Well…not quite.  

Jesus does not say, “He was born blind so that…”

The actual Greek does not contain Jesus’ restatement about the fact of blindness.  The actual Greek reads more like 

“Jesus answered, ‘Neither this man nor his parents have sinned: but that the works of God might be revealed in him.’”  

 Well, that’s kind of an oddball sentence.  It’s like it’s missing a whole clause, right? 

Neither this man nor his parents have sinned, but that the works of God should be made manifest in him   ???  .   

And so most – not all, but many – translators have filled in what appears to be the obvious answer – he was born blind.  And we end up with sentences like the translation I read earlier, 

‘Neither this man nor his parents sinned; he was born blind so that God’s works might be revealed in him.  We must perform the works of him who sent me…’

But here’s the thing about Greek, and it’s why I want to depart a little from some of the major translations…Ancient New Testament Greek contains no punctuation.  They just wrote until they were done.  And part of the task of translating is to figure out where sentences end and commas belong, and so forth, so that what's being said actually makes sense.  We do this in English, too, don’t we? There's a world of difference between:

Let’s eat, Grandma.
Let’s eat Grandma.

Punctuation is important.  

So the Greek for these two verses actually reads, 

“Jesus answered neither this man nor his parents sinned but that the works of God should be revealed in him I must perform the works of him that sent me…”.   

We’re just going to leave the part about day and night alone for right now…  

But now we have to punctuate it.  Let’s fill in the easy stuff first.  It’s pretty obvious where the quote marks should go – Jesus answered – what did he answer? – Neither this man… so we’ll fill in the quote marks and the comma after answered, because that’s English convention.  Now, we can also put a comma after “sinned”, since the word ‘but’ is a conjunction, it’s the start of a new clause.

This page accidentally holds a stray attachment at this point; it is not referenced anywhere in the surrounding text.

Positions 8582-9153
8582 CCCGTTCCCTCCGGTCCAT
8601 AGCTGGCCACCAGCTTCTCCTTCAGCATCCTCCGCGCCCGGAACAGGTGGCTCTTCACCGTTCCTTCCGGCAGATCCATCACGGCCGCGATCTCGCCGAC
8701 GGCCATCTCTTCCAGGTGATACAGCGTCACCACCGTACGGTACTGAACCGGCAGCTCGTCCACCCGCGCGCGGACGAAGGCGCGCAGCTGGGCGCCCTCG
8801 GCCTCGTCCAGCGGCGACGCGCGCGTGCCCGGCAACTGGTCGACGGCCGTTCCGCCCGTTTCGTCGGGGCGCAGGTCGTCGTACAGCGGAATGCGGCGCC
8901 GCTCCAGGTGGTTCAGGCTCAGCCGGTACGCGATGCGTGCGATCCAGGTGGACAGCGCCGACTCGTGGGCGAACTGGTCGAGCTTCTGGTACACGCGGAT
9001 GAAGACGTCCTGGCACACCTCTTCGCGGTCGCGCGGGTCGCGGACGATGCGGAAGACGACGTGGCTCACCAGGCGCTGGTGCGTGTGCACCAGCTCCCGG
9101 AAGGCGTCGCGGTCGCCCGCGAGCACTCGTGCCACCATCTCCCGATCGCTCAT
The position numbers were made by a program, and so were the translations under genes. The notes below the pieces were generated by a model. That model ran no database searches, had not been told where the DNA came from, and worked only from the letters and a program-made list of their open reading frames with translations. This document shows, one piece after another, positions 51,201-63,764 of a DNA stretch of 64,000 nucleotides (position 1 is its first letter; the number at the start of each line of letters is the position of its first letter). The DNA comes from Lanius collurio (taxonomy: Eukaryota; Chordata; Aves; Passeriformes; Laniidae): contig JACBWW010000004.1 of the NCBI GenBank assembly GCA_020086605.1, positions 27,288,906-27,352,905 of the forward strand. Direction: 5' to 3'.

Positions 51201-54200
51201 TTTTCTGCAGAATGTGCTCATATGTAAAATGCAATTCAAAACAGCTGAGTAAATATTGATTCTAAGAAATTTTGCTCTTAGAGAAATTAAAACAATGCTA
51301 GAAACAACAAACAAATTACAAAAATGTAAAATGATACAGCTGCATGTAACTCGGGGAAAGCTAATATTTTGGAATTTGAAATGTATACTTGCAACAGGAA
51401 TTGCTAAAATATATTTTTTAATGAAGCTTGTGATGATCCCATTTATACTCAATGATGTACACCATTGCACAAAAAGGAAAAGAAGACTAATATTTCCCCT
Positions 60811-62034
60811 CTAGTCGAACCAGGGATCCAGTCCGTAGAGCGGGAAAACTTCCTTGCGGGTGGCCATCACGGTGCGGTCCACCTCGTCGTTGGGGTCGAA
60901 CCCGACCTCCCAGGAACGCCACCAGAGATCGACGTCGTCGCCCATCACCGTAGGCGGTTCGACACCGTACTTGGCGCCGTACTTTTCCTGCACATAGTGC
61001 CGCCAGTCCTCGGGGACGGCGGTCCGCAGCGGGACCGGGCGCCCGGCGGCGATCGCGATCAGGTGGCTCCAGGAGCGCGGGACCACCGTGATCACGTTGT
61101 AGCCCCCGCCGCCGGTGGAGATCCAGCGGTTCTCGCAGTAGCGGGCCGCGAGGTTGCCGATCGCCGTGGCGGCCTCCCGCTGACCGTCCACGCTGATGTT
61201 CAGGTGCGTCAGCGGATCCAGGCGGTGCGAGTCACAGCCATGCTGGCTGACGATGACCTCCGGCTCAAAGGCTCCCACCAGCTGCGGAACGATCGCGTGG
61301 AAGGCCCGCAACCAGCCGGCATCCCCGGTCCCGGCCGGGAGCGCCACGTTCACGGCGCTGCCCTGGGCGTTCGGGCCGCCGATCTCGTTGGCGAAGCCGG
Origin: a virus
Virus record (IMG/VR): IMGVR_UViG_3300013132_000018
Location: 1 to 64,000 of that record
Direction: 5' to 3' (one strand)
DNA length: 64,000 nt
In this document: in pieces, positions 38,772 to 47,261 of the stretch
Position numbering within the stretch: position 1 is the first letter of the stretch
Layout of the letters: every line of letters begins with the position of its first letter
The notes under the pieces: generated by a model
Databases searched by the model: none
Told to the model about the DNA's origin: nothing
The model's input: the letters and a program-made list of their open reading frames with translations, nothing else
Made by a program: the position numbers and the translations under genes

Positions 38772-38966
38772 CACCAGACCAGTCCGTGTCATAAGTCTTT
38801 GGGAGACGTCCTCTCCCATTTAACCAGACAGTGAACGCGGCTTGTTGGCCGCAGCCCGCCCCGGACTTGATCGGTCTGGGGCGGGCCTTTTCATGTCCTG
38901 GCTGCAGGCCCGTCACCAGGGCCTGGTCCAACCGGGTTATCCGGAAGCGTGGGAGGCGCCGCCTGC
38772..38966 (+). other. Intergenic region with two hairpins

But we still have a run-on sentence, or at least a run-on clause.  

 “…but that the works of God should be revealed in him I must perform the works of him that sent me [when are we performing those works?] while it is day the night is coming when no man can work.” 

 As I said before, the most typical translation breaks that run-on clause by putting a period and ending the sentence right here: 

“Neither this man nor his parents sinned, but that the works of God should be revealed in him. I must perform the works of him that sent me while it is day: the night is coming when no man can work," 

But what if we change it up?  What if instead of putting a comma after "sinned", we put a period?  And instead of a period after "him," we put a comma?  So that the whole thing reads, 

“Neither this man nor his parents sinned.  But that the works of God should be revealed in him, I must perform the works of him that sent me…”